5. I have always wondered about these little systems. I’ve really never had a use for one but I can imagine that there are many uses.

    I’ve often wondered if these are put in some of the home security systems on the market today.

  6. I used mine for a while for a caching dns server that also blocked ads based on dns, so they wouldn’t display on any computer on my network,but nowmy caching DNS/dhcp runs on my real server. I currently have one setup running octo pi so I can remote 3d print from my network. I’ve found a few uses here and there but nothing really that is a game changer for me. They suck at real time stuff, so I can’t use them in a lot of projects that I do, but once in a while I find a neat use. More of a novelty really, but for $25, you get some pretty impressive hardware honestly. I mean it uses DDR4 and has HEVC decoding, so it could easily run as a smart-tv type replacement. They game decently and I’ve seen them used for MAME ( Multiple Arcade Machine Emulator) and even saw some pretty sweet game cabinet builds with them with real arcade controls and stuff. I did use one for a web server in a project I wrote for a watering system where arduino’s did the monitoring and controlling of the moisture sensors and timing to turn on pumps/valves that all communicated back to an RPi that ran the web interface where you could configure each controller and view the status as well as logs and could do manual control for flushing the system.

    Edit: Just checked out the I/O board, it’s just for testing. It breaks out everything, then you can design your custom stuff around it. Also, PCIe x1 slot.. wonder how well it’d run with a GPU!!! Ok, it’s only a x1 Gen 2.. but hey something like a 1030 or 550 would probably run decent enough! So tempting, lol

  7. I’m using a pi on every TV in the house but one, using Kodi on XBian. Dramatically cheaper than the cable box rentals and it works just fine with a cable card and a HDHomeRun.

    i also use a pi running pi hole to filter ads, but that is less and less useful as more places migrate to ad choices and ads can’t be easily filtered via domain name.

    Finally, I’ve got 16 pis running distributed computing (boinc, Rosetta and WCG). The down side to running DC on pis is you don’t need half of the stuff integrated into a pi – you don’t need WiFi, Bluetooth, hdmi, audio, and so on, so you burn power on stuff you don’t need. For the distributed computing use case, the best possible thing they could do is make a PoE adapter that plugs into the board for ~$10. That would price the compute module the same as a normal pi but would save money overall.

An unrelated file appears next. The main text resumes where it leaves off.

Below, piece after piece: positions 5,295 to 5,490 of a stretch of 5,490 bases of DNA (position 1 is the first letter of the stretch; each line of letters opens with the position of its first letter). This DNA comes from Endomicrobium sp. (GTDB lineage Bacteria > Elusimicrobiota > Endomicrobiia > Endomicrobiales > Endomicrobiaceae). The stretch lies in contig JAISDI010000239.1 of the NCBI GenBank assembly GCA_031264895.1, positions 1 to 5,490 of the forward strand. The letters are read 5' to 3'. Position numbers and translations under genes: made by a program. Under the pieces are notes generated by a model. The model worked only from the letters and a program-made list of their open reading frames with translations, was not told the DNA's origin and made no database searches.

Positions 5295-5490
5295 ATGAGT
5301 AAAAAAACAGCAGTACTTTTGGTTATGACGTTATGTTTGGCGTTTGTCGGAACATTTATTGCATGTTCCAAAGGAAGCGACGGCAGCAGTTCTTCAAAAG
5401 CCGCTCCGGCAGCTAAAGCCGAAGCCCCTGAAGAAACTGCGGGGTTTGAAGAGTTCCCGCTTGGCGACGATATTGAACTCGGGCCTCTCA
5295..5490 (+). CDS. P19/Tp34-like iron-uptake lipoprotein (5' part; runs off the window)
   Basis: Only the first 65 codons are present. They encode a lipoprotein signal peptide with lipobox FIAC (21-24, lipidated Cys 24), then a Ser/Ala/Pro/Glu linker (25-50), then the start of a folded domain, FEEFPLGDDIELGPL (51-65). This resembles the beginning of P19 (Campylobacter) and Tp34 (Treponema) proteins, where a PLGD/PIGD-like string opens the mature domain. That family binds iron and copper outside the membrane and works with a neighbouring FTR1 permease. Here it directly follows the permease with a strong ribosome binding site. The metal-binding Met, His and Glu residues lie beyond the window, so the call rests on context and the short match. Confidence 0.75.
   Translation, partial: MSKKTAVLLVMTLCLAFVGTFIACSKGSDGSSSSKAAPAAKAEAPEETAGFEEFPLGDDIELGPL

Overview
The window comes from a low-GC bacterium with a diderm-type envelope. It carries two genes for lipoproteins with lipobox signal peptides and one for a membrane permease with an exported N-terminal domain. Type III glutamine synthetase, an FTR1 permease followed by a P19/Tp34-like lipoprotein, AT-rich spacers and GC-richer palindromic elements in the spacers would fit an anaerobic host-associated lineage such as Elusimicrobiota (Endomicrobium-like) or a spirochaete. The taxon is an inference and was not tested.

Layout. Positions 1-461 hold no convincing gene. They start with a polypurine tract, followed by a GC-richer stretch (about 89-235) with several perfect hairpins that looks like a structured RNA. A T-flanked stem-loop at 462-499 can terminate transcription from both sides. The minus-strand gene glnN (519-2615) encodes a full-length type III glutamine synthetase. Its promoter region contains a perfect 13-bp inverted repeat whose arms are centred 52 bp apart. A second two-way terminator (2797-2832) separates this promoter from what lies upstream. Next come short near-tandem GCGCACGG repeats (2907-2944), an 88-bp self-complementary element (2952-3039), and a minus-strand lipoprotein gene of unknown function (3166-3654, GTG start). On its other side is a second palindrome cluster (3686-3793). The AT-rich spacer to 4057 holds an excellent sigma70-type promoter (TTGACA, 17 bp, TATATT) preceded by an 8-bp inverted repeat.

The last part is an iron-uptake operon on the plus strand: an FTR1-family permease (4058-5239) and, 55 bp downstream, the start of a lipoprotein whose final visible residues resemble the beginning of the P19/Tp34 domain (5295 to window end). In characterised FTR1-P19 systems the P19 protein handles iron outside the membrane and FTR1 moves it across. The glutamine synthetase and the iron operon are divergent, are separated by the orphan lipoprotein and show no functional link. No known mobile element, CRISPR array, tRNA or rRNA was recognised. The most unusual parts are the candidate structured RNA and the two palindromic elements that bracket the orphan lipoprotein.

If they did that, it would cover almost everything I could want in a pi. My last wishlist item would be that the compute modules were built on a newer node – a 14nm or 7nm chip would dramatically decrease power usage and make a pi farm the premier points per watt platform.

  8. I run a pihole and unifi controller on my Pi4 4GB; stout little machines, but really, really lack in terms of compute compared to basically anything more powerful/expensive.

    Biggest complaints with the whole series are:

    • PoE isn’t built-in, when it very clearly could be
    • Storage is centered around SD cards with the possibility of using USB, and could really use NVMe for speed and reliability
    • The CPUs themselves are positively ancient, and it’d be nice to see more modern choices on the same platform

    Now, all of these are already addressed by other systems / ecosystems, and they all cost more, so I can see why the Pi Foundation hasn’t really pushed the envelope. After all, the Pis are still usually the cheapest way to get a project going that needs to run a full OS with modern connectivity.

  9. For storage, don’t discount network iscsi. It’s become my preferred way of handling storage on my PIs.
  10. For storage, don’t discount network iscsi. It’s become my preferred way of handling storage on my PIs.

    While it’s a bit of a different discussion for setting up a server with iSCSI, if it’s an option, it’s probably the best one.

    It’s just not an option or not a good one for a lot of stuff, especially in a home environment with limited infrastructure. The main reason I have my pihole and unifi controller on a Pi is that I don’t want that stuff going down in the event that something else goes down, like the NAS!